A control circuit for the above-mentioned control will now be described. FIG. 14 is a block diagram showing an arrangement of a control circuit 140. Reference numeral 1407 denotes an input interface having the following function. 720 projections are formed at equal intervals on an outer peripheral portion of a signal plate 1401, which is mounted on a cam shaft of an engine (not shown). The projections are detected by an angle sensor 1402. More specifically, a single output pulse from the angle sensor 1402 corresponds to an engine crank angle 1 CA. A single projection 1403 indicating a reference position is formed on the signal plate 1401, and is detected by a reference sensor 1404. The output signals from the sensors 1402 and 1404 are supplied to the input interface 1407, and are then supplied to a bus line 1408 as engine speed data. Reference numeral 1405 denote an accelerator opening degree sensor, which converts an accelerator opening degree, by means of a potentiometer 1405 interlocked with an accelerator pedal 1406, into a voltage and supplies it to the input interface 1047. The input interface 1407 converts the input voltage into digital value and supplies it to the bus line 1408. The input interface 1407 also receives a starter signal which goes to the ON state in response to the starting of a starter, and also supplies it to the bus line 1408. Reference numeral 1409 denotes a CPU for operational control. Reference numeral 1410 denotes a ROM storing a program and various data; and 1411, a RAM for operating and storing data from the CPU 1409. Reference numeral 1408 denotes the bus line for data communication. Reference numeral 1412 denote a D/A converter for generating a reference voltage calculated by the CPU 1409. Reference numeral 1413 denotes an output interface for controlling the injection valve 1201. When an injection period τ and an injection timing θinj calculated by the CPU 1409 are set, trigger signals for triggering first and second thyristors 1426 and 1428 are generated at a predetermined timing based on the reference and angle signals.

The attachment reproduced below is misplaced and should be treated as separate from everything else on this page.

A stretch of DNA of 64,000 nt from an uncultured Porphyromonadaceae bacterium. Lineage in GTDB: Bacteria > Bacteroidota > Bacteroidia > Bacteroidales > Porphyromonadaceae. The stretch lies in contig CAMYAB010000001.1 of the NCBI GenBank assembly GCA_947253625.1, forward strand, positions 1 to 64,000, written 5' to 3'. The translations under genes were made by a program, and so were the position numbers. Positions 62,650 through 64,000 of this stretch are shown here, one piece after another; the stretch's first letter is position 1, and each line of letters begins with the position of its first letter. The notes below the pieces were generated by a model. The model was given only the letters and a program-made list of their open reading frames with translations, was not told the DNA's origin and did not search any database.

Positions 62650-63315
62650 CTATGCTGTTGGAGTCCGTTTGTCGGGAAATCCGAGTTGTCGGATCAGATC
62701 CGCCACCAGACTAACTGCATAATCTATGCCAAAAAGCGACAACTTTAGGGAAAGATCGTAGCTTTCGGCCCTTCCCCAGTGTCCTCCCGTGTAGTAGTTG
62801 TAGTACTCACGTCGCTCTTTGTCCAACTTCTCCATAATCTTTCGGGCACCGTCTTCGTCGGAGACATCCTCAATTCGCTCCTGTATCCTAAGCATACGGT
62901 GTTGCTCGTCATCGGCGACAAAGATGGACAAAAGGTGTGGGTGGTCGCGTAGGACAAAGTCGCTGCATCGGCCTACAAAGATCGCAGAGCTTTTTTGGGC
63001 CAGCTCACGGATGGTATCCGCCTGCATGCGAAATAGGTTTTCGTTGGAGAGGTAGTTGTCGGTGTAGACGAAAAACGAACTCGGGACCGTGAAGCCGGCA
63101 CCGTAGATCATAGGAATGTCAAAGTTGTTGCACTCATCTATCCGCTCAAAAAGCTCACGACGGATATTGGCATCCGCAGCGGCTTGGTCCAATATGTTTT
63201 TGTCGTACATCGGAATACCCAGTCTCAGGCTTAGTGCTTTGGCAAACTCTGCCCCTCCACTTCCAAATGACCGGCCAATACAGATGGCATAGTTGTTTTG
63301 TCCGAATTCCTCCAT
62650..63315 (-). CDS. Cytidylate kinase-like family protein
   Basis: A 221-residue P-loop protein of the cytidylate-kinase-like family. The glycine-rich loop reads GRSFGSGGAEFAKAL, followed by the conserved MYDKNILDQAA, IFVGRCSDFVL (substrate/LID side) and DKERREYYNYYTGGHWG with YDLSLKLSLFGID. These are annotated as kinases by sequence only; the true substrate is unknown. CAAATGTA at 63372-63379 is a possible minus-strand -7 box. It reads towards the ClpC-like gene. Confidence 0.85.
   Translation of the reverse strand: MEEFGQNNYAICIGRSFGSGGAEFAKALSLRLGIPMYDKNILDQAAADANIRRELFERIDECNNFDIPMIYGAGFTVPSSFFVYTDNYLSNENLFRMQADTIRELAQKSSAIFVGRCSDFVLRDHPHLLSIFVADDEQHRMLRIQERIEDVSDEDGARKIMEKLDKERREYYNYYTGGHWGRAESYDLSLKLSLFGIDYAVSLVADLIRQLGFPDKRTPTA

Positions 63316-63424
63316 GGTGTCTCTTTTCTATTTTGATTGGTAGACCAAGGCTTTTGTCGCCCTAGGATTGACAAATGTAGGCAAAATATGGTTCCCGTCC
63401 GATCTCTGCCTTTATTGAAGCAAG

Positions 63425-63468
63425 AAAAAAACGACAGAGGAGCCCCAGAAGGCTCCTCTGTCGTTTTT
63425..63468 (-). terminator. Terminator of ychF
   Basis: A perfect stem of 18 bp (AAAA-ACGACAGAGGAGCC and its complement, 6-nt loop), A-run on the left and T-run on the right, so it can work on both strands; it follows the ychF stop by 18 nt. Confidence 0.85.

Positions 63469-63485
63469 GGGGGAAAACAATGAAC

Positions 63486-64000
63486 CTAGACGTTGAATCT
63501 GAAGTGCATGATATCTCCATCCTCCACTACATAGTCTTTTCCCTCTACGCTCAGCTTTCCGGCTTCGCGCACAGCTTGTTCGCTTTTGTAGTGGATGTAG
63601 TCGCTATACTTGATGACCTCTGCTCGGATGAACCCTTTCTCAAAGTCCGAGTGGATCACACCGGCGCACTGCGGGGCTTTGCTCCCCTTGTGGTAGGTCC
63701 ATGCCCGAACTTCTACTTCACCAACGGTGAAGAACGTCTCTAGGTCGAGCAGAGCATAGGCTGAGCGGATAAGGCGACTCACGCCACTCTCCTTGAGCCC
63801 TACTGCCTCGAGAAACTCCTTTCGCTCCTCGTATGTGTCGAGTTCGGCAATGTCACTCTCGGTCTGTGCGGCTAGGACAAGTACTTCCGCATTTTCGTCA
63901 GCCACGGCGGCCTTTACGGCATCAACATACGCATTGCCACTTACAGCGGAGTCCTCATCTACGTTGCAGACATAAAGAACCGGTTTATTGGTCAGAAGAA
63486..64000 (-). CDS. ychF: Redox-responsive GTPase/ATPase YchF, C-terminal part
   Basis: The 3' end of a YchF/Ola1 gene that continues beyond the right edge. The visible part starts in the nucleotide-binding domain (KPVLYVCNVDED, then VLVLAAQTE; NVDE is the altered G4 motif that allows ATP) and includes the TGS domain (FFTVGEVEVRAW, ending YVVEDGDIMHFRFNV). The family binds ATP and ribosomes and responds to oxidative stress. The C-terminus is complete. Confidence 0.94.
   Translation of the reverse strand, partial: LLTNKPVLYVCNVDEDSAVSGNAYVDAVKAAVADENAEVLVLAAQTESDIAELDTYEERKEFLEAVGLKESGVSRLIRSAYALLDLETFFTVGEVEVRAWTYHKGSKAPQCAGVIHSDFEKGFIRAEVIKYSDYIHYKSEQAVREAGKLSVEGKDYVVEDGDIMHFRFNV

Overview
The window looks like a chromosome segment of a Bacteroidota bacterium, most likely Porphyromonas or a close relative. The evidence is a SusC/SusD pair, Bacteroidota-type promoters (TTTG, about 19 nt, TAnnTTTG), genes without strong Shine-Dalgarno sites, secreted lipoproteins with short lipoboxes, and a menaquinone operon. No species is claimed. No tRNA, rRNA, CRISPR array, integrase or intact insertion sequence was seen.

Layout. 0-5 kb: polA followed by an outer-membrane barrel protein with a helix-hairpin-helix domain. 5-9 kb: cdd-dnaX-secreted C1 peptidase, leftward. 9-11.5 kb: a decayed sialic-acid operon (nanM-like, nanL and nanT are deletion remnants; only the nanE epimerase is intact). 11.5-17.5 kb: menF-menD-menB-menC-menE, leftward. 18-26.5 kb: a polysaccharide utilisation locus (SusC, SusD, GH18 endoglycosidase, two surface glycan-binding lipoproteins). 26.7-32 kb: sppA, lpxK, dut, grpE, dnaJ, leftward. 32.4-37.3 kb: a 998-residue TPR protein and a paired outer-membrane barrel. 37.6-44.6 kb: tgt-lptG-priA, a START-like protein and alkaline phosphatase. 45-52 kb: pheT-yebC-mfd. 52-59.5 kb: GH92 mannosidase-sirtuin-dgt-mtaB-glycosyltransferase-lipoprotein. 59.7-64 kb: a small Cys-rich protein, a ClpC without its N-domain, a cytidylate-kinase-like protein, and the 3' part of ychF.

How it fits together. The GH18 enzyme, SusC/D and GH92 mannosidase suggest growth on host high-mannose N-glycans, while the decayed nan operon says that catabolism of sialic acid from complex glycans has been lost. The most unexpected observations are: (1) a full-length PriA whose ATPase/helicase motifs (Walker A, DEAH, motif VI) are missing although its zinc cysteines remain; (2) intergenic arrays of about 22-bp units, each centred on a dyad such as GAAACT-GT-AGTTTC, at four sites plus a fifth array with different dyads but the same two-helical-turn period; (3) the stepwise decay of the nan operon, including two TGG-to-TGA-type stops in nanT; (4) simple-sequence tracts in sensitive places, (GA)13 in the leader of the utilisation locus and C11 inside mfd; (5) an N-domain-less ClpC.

A drive circuit will now be described in detail. The output from a battery 1420 is supplies to a DC-DC converter 1423 through a key switch 1422, a high voltage of a 300 V is always accumulated in a large-capacitance capacitor 1424. The high voltage is supplied to the actuator 1202 through a serial circuit consisting of a first coil 1425 and the first thyristor 1426. The gate of the first thyristor 1426 receives a first trigger signal from the output interface 1413 through an insulating pulse transformer 1414. The actuator 1202 is connected to a capacitor 1429 through a serial circuit consisting of a second coil 1427 and the second thyristor 1428. The gate of the second thyristor 1428 also receives a second trigger signal from the output interface 1413 through the transformer 1415. The capacitor 1429 is connected in parallel with a transistor 1431 through a resistor 1430. The base of the transistor 1431 is connected to the otuput terminal of a comparator 1432 through a resistor 1433. The non-inverting input of the comparator 1432 receives a voltage of the capacitor 1429 divided to 1/100 by resistors 1434 and 1435, and the inverting input thereof receives the output voltage from the D/A converter 1412 as a reference voltage VREF. The operation of this portion will be explained below. When the second thyrisor 1428 is triggered, the charge (the voltage is nearly equal to 500 V) accumulated in the actuator 1202 is transferred to the capacitor 1429 through the second coil 1427 and the second thyristor 1428, and the voltage of the capacitor 1429 is increased to about 400 V. The voltage is divided to 1/100 by the resistors 1434 and 1435 and supplied to the non-inverting input of the comparator 1432. If a constant voltage of, e.g., 2 V, is applied to the inverting input of the comparator 1432 as the reference voltage VREF, the output voltage therefrom goes to "1" level, and turns on the transistor 1431 through the resistor 1433. Thus, the capacitor 1429 is discharged through the resistor 1430 and the voltage thereof drops. When the voltage of the capacitor 1429 decreases to 200 V, since the output voltage from the comparator 1432 goes to "0" level, the transistor 1431 is turned OFF, and the capacitor 1429 no longer can be discharged and the potential is maintained. More specifically, the resultant voltage of the capacitor 1429 is controlled to be VREF 100 V. When the voltage VREF is set at 0 V, since the voltage of the capacitor 1429 is decreased to 0 V, a potential difference between the actuator 1202 and the capacitor 1429 becomes large when the second thyristor 1428 is triggered. Thus, a large amount of charges flow from the actuator 1202 to the capacitor 1429, and the amount of contraction of the actuator 1202 becomes maximum. Conversely, when the voltage VREF is increased, the potential of the capacitor 1429 is also increased, and the amount of charges moved from the actuator 1202 is decreased, thus decreasing the amount of contraction.